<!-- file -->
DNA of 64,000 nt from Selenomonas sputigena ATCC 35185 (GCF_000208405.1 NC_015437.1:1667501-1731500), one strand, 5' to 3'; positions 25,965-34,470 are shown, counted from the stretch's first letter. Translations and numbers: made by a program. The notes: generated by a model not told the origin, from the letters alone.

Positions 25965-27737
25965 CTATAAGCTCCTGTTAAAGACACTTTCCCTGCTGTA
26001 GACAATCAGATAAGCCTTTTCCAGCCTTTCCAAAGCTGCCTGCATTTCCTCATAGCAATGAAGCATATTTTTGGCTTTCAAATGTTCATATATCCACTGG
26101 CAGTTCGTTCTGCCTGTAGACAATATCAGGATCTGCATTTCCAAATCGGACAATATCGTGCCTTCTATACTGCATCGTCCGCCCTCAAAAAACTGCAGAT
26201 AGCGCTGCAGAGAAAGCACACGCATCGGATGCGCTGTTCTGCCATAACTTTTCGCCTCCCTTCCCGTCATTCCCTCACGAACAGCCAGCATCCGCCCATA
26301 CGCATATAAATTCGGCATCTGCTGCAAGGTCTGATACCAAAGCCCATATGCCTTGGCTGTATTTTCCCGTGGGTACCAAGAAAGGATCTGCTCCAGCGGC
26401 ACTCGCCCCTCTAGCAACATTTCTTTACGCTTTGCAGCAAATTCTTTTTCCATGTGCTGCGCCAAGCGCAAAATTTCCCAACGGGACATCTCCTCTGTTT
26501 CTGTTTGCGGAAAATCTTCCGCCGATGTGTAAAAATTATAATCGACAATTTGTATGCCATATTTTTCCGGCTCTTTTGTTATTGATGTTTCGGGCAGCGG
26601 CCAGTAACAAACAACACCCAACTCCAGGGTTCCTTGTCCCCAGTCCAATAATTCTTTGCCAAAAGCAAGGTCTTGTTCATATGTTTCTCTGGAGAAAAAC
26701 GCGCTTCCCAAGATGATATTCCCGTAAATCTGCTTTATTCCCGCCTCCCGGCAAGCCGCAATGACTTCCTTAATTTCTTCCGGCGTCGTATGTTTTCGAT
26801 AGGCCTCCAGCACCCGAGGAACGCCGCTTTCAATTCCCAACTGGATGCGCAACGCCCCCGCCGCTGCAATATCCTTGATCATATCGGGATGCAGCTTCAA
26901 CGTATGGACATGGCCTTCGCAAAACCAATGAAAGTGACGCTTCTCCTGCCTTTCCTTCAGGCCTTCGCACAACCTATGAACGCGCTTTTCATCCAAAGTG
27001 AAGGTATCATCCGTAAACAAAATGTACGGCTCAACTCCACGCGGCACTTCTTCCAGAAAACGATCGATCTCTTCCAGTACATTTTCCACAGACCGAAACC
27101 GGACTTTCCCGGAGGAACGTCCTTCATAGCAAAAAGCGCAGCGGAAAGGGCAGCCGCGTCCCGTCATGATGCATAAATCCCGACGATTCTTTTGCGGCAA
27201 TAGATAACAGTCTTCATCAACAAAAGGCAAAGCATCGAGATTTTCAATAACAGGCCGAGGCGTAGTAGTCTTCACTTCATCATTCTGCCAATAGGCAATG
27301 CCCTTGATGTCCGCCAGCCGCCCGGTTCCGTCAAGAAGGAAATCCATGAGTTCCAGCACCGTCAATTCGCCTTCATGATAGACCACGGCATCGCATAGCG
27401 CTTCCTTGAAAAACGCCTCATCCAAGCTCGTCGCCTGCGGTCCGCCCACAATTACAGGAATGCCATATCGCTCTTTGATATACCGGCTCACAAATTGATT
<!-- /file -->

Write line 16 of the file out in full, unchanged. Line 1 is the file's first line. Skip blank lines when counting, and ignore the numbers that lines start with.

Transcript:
27201 TAGATAACAGTCTTCATCAACAAAAGGCAAAGCATCGAGATTTTCAATAACAGGCCGAGGCGTAGTAGTCTTCACTTCATCATTCTGCCAATAGGCAATG